We made it to the 3rd of January before my sister plucked out the first of the pile of DVDs I got her for Christmas. We had a free hour or two after I returned from Edinburgh, having been to see Ang Lee's Life of Pi, and it was Karen who suggested an undiluted shot of nostalgia in the form of the 2000 Disney animation, The Emperor's New Groove.
As you might have guessed, me and my sister must have watched this film hundreds of times from when I was about four to the age of nine or so. It was the dawn of the DVD that eventually killed it, as our only copy was a funky dark blue videotape. When I saw the DVD sitting in HMV during my Christmas shopping, and knowing how my sister values nostalgia above much else, it was just asking to be picked up and purchased. I imagine that most people have a Disney film from their childhood, one that takes you back to those years surprisingly vividly if you watch it again. This was ours.
Watching it back was quite a strange experience. It's rare to have so many things you had completely forgotten about streamed directly to you in the space of just over two hours. It's wonderful. Small things like the way the villain, an old crone called Yzma, pronounces the word 'lever', and the moment when the arrogant emperor antihero Kuzco notices an unidentifiable green plant between her teeth. We are a strange species, so fascinated by our immediate past for so little reason. I think we just want to be reminded what we felt like as a child, when we all seemed to be at our happiest. No other creature dwells so much on what happened to them so long ago.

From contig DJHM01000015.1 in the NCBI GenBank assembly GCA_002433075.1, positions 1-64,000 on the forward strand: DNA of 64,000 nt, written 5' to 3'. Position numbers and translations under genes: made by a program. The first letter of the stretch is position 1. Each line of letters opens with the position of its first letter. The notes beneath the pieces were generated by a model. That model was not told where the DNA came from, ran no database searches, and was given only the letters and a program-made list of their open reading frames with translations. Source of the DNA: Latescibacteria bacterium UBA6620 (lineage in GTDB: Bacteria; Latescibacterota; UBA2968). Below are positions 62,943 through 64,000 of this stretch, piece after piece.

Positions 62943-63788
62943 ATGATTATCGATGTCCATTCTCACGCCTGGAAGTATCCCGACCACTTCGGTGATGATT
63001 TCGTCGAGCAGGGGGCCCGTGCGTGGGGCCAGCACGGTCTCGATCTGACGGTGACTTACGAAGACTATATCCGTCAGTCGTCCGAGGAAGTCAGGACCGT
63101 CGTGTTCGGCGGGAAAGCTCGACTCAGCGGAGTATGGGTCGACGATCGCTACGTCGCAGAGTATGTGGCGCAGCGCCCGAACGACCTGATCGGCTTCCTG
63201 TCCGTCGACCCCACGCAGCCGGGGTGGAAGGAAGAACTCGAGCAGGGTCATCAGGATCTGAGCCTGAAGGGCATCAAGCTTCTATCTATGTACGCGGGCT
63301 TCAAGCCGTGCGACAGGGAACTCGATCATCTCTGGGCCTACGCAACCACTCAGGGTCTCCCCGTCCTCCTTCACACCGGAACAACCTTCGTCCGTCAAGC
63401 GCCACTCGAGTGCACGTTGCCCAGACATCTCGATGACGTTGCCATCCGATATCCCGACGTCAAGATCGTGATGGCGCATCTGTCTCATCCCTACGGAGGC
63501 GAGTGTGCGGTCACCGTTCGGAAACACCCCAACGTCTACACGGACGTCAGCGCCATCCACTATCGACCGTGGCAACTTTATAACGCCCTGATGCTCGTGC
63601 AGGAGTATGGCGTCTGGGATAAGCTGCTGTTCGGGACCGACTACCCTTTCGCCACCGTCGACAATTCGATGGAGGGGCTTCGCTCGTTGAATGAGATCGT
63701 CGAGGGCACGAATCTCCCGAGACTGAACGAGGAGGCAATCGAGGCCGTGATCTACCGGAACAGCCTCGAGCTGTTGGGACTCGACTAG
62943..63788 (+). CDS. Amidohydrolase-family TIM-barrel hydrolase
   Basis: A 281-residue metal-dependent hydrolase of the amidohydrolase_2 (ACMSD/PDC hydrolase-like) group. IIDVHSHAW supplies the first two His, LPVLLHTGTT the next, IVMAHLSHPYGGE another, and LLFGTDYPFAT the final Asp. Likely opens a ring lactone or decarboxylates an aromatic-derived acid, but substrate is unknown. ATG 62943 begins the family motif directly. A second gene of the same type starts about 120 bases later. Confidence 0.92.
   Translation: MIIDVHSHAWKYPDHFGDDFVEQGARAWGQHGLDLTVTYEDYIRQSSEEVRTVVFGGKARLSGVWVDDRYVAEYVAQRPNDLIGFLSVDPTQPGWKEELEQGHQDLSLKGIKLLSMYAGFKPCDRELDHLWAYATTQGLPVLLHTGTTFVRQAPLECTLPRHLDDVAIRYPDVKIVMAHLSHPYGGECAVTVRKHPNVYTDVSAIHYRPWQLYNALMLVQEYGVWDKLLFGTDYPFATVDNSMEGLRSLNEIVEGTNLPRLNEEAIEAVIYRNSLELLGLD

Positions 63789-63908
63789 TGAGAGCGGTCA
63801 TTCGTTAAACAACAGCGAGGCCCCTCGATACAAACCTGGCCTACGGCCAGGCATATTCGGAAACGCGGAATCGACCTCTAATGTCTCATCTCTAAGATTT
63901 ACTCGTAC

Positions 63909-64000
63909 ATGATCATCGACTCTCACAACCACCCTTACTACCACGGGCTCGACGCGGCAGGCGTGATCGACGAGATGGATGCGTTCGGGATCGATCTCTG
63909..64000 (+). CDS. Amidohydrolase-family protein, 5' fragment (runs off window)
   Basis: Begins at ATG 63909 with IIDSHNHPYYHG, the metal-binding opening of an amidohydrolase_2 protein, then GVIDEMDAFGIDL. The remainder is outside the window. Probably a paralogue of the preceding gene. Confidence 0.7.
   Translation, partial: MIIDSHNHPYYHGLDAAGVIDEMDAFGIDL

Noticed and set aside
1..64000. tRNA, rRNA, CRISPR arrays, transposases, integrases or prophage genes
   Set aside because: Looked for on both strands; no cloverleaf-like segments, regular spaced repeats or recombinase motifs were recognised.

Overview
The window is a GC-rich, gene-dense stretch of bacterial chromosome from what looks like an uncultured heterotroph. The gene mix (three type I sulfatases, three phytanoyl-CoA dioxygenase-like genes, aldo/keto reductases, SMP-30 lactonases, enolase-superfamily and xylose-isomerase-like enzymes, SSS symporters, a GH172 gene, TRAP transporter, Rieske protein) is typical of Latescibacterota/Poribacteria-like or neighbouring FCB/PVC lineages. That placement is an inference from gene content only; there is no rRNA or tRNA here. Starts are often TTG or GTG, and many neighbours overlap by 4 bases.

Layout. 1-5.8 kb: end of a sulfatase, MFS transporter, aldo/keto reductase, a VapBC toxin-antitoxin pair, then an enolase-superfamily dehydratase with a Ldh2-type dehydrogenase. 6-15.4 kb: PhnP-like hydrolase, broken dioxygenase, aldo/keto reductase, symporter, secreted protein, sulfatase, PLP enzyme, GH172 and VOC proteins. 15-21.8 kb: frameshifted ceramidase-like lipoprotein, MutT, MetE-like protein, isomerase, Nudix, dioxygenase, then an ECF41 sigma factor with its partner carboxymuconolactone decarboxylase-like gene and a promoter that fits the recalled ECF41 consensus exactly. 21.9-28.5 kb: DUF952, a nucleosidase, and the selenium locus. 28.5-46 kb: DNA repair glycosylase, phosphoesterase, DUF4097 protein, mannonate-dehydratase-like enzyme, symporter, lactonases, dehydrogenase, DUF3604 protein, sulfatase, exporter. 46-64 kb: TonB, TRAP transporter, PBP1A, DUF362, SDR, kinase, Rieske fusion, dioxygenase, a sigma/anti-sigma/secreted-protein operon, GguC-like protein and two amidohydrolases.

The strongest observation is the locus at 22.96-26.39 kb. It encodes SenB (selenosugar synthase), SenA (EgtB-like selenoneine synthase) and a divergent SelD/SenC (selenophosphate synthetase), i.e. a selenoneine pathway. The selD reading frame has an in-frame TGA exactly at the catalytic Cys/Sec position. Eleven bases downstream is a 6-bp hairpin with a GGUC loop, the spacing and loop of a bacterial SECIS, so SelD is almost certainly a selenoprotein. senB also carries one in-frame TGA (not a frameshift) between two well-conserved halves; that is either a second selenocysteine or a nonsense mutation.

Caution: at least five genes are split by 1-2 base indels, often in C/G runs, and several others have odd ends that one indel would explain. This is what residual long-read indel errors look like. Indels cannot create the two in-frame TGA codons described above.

It's quite a marvellous film as well, a good one to be exposed to that many times. There is an important moral message underneath it, as is the case with most Disney films. Kuzco learns the error of his ways from Pacha, a humble local whose village he is planning to destroy to make room for a new summer palace for him, and who he ends up relying on to look after him when he is turned into, of all things, a llama by one of Yzma's potions. The chase caper that follows is funnier than your average Disney film.
It has enough jokes to satisfy me, even now that I'm probably out of the target audience. Maybe it's just that I remember laughing my arse off when I was younger, but I found myself laughing out loud quite often, particularly at Kronk, Yzma's hapless bodyguard, who is such a cliche of a character but still manages to be hilarious. Maybe the film moves along a bit quickly, but what does a child care about that? It's 127 minutes of wonderful comic sketches, based around what is essentially quite a simple story, which come together to result in a great children's film with a clever message.
Having said that, there is a single bad point. That is the most extreme contrast between the music in the actual film and the song in the end credits. Tom Jones sings the fantastic opening number, and there are big band sounds thoughout the film that have a great rhythm and tune. Sting sings the bleak, drab and piano driven end credits ballad called 'My Funny Friend And Me', which was Oscar nominated for reasons I can't fathom. Perhaps the committee listened to it out of context. But children don't watch the end credits. They just appreciate good, fun, well written films such as this. This is the seven-year-old me's favourite film.
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